Have you always been an eco-farmer, or did you make a change?
We have been operating our farm using strict organic methods since our farm’s inception three decades ago. Building soil organic matter has been very important to us, as well as sustainably improving our woodlot for wildlife habitat and maple sugaring. With the introduction of livestock in 2010, we’ve been using management intensive grazing with our sheep to improve our pastures. The results, in terms of biodiversity of all forms of life in our pastures, are awe-inspiring.
What was the biggest hurdle you have overcome?
Adding the livestock enterprises to our farm posed immense challenges both in terms of knowledge and infrastructure. Our family had plenty of knowledge about raising beautiful eggplant in our northern climate, but very little in the way of animal husbandry skills. In the first two years, I dealt with significant predation loss of our chickens and a case of nearly deadly fly strike with a lamb. We also had no fencing on the farm. Today we have 5.5 acres of pasture, fenced in half-acre to 1-acre paddocks and have also dramatically reduced predation.
What do you enjoy most about farming?
There are so many things that stand out as joys in this line of work — the companionship of working with one’s family to bring beautiful and nutritious food to our friends and neighbors and the smiles on our customers’ faces when we deliver our product to their homes. Also, seeing the return of biodiversity as we continue to improve the land.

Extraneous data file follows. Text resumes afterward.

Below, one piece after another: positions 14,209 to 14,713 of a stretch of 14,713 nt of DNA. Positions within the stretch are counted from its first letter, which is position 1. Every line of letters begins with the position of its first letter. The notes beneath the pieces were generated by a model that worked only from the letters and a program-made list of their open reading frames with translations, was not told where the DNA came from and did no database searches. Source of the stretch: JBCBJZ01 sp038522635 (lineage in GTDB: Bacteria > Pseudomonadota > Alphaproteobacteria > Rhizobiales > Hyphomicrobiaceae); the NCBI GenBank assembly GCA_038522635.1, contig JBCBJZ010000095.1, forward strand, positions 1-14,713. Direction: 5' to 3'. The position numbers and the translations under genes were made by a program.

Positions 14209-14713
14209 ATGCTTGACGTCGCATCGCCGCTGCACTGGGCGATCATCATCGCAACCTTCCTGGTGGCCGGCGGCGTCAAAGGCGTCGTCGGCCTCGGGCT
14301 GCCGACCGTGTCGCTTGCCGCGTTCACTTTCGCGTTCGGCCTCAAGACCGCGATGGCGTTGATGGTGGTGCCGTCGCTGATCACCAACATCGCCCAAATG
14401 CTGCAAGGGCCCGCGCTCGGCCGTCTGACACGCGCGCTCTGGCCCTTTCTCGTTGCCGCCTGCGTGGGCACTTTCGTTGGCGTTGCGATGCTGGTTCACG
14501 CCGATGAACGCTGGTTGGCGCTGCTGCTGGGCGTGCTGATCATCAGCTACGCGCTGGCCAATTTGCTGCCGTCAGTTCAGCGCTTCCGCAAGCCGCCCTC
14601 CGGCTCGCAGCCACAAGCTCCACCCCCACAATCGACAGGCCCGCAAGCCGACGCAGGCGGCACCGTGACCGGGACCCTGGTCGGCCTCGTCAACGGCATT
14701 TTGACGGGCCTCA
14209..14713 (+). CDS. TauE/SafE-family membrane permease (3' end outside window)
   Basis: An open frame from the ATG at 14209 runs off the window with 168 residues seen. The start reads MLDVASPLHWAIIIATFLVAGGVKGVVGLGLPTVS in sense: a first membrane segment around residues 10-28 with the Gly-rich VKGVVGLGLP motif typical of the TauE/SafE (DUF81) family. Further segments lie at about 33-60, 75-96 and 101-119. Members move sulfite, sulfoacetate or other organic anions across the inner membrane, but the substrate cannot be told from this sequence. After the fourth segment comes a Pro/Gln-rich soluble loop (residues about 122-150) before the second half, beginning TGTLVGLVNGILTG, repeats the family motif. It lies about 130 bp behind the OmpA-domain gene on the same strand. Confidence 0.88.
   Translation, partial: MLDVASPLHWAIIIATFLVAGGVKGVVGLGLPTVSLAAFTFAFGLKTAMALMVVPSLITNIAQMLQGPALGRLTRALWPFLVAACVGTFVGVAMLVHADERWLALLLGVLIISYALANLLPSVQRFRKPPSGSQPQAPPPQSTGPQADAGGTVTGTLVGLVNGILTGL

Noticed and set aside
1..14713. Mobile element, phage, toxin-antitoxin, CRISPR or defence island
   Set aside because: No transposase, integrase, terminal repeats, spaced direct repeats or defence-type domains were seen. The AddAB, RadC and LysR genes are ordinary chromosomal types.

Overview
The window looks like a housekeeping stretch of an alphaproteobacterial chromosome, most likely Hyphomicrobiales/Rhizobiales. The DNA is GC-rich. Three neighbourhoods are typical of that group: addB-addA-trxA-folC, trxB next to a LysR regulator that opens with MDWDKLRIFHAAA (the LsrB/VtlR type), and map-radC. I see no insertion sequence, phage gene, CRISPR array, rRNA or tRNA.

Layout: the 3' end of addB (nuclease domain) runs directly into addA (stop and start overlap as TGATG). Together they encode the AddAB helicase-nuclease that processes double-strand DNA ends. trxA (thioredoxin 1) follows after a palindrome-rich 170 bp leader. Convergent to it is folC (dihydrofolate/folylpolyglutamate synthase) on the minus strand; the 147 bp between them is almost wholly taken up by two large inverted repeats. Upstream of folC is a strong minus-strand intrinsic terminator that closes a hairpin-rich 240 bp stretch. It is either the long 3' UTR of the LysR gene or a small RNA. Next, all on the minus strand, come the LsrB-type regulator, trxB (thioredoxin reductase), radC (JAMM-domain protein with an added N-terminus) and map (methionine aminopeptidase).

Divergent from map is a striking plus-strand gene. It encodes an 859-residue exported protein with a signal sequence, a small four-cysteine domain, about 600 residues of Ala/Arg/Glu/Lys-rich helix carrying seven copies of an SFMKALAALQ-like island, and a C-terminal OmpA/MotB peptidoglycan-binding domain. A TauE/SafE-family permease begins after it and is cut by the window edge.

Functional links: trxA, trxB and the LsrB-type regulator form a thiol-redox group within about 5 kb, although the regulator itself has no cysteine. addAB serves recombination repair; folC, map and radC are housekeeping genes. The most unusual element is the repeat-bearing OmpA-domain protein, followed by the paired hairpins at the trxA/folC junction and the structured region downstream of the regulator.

What is the best piece of advice you ever received about farming?
As a young farmer, I have a tendency to jump in with a lot of vigor and energy. My more experienced farming partners — my parents — have tempered that tendency by advising a much slower and steadier approach. Instead of raising 100 chickens our first year, we raised 25. Instead of a dozen lambs, we raised three and grew from there, building our market and our knowledge. This approach has enabled us to build our business with limited risk and no debt.
What do you enjoy most about living on the land?
My job nourishes my family — especially my little boy, whose first foods all came from our farm.
What learning opportunities have helped you?
Knowing other farmers has been key to my success and my inspiration. Working with my parents and grandparents, as well as working as a hired farmhand while in middle school through my college years, really helped. I am also always reading books and magazines about sustainable farming. Reading is as important as doing the daily farm chores.
This article appears in the February 2015 issue of Acres U.S.A.